In "American Aurora," historian Richard Rosenfeld tells the tale of how in
1798 Benjamin Franklin's grandson, a rabble-rousing newspaper editor named Benjamin
Bache, was imprisoned for criticizing President John Adams. It is a chilling tale
of how Franklin's warning at the Constitutional Convention that the American experiment
would eventually degenerate into despotism was too quickly proved true.
the story of Bache's imprisonment and eventual release is, as well, a story of
American redemption. And it is one that is well remembered this weekend, as activists
from across the nation gathered in Madison for the first National Conference on
Just as it was in the days of the founders, the struggle to ensure
that media serve some common good, as opposed to merely the private interests
of media owners and their powerful allies, goes to the heart of whether the United
States will be a free and functional democracy.
A media industry grounded only
in entertainment and commercial values may feed the bottom line of a few corporate
CEOs. But it will not nurture community or country. The United States needs media
firmly grounded in the civic and democratic values that are at the root of this
American experiment. Central to those values is a willingness to challenge even
the most powerful.
The founding fathers recognized this when they fought to
insert a freedom of the press guarantee in the First Amendment to the Constitution.
They wanted media that served as a watchdog over the powerful, in government and
in the private sector. And when Adams sought to constrain that watchdog function,
they fought him. Jefferson's victory over Adams in 1800 sent a powerful signal
that the new United States would welcome and encourage a free and a freewheeling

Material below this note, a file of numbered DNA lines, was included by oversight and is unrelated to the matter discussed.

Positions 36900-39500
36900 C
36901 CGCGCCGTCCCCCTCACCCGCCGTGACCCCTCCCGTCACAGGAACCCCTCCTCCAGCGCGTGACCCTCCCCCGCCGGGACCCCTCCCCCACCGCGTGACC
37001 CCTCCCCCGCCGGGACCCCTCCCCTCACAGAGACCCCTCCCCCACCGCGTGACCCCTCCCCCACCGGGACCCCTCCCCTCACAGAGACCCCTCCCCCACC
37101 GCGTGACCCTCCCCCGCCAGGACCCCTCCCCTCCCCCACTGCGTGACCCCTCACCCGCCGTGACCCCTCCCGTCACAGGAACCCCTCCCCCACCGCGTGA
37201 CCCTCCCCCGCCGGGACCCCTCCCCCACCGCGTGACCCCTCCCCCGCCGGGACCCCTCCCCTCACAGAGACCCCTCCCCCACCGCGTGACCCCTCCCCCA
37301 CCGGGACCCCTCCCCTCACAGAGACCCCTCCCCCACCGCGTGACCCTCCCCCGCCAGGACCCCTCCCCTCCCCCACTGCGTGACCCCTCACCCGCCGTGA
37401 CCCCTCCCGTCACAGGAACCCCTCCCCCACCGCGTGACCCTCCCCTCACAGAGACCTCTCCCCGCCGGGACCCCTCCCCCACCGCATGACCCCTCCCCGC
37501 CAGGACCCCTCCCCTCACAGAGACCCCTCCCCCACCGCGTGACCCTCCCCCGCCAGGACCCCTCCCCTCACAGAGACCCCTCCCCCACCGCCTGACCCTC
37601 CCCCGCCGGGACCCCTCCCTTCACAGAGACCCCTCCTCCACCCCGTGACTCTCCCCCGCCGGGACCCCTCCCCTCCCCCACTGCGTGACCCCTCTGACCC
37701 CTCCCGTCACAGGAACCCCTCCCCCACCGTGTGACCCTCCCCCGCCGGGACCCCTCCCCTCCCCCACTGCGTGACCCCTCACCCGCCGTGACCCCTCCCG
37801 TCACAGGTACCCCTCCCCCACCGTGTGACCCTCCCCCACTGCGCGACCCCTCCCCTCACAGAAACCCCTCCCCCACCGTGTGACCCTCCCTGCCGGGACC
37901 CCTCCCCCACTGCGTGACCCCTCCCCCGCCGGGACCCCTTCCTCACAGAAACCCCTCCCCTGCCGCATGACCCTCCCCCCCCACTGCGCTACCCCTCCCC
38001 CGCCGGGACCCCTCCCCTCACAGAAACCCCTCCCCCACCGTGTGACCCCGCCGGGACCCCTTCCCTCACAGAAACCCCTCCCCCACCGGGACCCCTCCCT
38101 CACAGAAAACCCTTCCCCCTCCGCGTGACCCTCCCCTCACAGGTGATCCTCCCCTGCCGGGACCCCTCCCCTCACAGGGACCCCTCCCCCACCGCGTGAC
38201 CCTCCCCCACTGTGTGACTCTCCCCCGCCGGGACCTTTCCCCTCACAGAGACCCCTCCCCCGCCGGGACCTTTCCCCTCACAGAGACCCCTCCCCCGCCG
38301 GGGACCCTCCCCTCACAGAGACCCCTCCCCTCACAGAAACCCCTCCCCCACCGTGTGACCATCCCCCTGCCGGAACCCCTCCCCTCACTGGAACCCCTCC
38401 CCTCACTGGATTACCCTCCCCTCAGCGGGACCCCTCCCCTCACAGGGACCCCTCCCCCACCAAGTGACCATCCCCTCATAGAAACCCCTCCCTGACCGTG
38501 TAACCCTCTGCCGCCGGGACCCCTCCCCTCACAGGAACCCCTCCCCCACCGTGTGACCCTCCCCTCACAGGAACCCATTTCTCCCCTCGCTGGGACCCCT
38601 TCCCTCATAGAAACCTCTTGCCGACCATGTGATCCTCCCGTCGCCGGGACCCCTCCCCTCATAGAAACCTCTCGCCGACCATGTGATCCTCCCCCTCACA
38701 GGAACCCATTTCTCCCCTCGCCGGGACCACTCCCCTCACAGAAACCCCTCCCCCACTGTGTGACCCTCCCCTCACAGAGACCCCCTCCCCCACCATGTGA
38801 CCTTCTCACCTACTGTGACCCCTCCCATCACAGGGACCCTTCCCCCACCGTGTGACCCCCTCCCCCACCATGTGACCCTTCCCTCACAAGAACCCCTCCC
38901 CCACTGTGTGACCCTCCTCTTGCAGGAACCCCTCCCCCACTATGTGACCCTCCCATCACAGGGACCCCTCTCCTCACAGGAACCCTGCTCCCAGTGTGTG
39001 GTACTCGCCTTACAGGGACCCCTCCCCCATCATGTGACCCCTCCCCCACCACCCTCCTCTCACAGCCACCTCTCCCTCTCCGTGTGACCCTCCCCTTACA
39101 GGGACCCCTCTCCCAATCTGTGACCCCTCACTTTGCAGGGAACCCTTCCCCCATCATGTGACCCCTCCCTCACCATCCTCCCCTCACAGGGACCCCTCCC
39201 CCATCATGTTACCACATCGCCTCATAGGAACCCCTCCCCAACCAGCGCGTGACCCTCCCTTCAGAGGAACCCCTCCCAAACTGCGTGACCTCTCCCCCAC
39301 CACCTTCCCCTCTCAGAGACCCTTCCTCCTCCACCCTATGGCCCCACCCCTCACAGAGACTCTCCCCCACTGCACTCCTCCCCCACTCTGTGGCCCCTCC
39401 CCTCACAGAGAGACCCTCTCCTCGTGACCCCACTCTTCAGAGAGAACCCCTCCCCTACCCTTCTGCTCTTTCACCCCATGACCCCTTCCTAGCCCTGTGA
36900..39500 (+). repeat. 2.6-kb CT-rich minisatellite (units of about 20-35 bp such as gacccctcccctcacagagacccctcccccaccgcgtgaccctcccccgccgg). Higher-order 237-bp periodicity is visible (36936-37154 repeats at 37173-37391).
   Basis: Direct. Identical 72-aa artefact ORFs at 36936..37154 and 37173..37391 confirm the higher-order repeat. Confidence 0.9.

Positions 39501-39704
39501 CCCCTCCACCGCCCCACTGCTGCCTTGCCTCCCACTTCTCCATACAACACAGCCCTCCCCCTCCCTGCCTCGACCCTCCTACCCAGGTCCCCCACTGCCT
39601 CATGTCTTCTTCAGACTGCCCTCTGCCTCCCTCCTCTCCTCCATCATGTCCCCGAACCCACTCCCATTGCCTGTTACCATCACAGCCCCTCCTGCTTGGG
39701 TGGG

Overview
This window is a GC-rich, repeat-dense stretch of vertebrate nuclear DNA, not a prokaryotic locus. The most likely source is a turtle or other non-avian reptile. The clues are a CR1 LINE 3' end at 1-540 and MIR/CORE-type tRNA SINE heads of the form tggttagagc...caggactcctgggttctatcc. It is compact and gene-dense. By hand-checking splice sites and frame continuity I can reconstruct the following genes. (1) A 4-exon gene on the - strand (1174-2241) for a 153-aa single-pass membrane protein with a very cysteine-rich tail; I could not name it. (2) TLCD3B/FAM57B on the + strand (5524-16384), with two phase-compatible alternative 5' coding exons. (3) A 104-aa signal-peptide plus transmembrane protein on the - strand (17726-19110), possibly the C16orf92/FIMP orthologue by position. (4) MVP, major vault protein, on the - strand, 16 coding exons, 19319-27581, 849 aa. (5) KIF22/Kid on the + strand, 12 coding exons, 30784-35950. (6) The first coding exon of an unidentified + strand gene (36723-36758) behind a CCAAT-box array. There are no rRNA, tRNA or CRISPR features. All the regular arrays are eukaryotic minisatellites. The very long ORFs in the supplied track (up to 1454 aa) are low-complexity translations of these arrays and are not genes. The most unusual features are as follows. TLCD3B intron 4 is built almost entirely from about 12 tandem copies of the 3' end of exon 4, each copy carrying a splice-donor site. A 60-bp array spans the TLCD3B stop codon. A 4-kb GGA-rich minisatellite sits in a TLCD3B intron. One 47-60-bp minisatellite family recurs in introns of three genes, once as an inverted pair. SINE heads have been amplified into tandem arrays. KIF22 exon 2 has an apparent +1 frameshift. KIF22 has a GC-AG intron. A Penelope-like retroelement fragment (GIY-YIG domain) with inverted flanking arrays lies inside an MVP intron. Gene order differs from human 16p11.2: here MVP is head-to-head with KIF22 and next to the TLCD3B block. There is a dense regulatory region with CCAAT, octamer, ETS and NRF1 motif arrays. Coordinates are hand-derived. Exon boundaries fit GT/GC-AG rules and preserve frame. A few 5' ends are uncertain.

Today, however, the ability of the press to function usefully and effectively
in a democratic society is again suffering from constraint. This time, the constraint
comes not from a misguided president but from media companies and their allies
in government, who want to see the consolidation of ownership into the hands of
a few powerful corporations. They have already succeeded in some sectors: Since
the passage of the federal Telecommunications Act of 1996, one firm, Clear Channel,
has bought up more than 1,300 radio stations.
This year, the Federal Communications
Commission agreed to media ownership rule changes that would allow similar consolidation
of ownership in the television sector and would strike down barriers to cross-ownership
between sectors. As a result, one company could eventually own the daily newspaper,
several television stations, up to eight radio stations, the cable company and
the primary Internet site in a city.
The FCC vote caused a national outcry.
More than 2 million Americans have called on Congress to block the ownership rule
changes. And Congress is listening. The Senate has already voted to block them,
but President Bush and Republican leaders - who favor the rule changes - have
stalled a vote in the House.
Clearly, these are serious days in the struggle
to ensure that America has media that are broadly owned and competitive, that
represent all views, and that nurture and sustain democracy. There are genuine
threats to the freewheeling discussion of ideas, and the diversity and competition
that are the lifeblood of democracy.
But the outpouring of opposition to the
FCC rule changes tells us there is hope that the threat will be overcome. So too
does the success of the National Conference on Media Reform, which has brought
together activists from the labor movement, churches, community organizations
and journalism groups to forge a powerful movement to reassert the public interest
in federal decision-making on media ownership.
If America is to be a genuine
democracy, that movement must prevail.
Copyright 2003 The Capital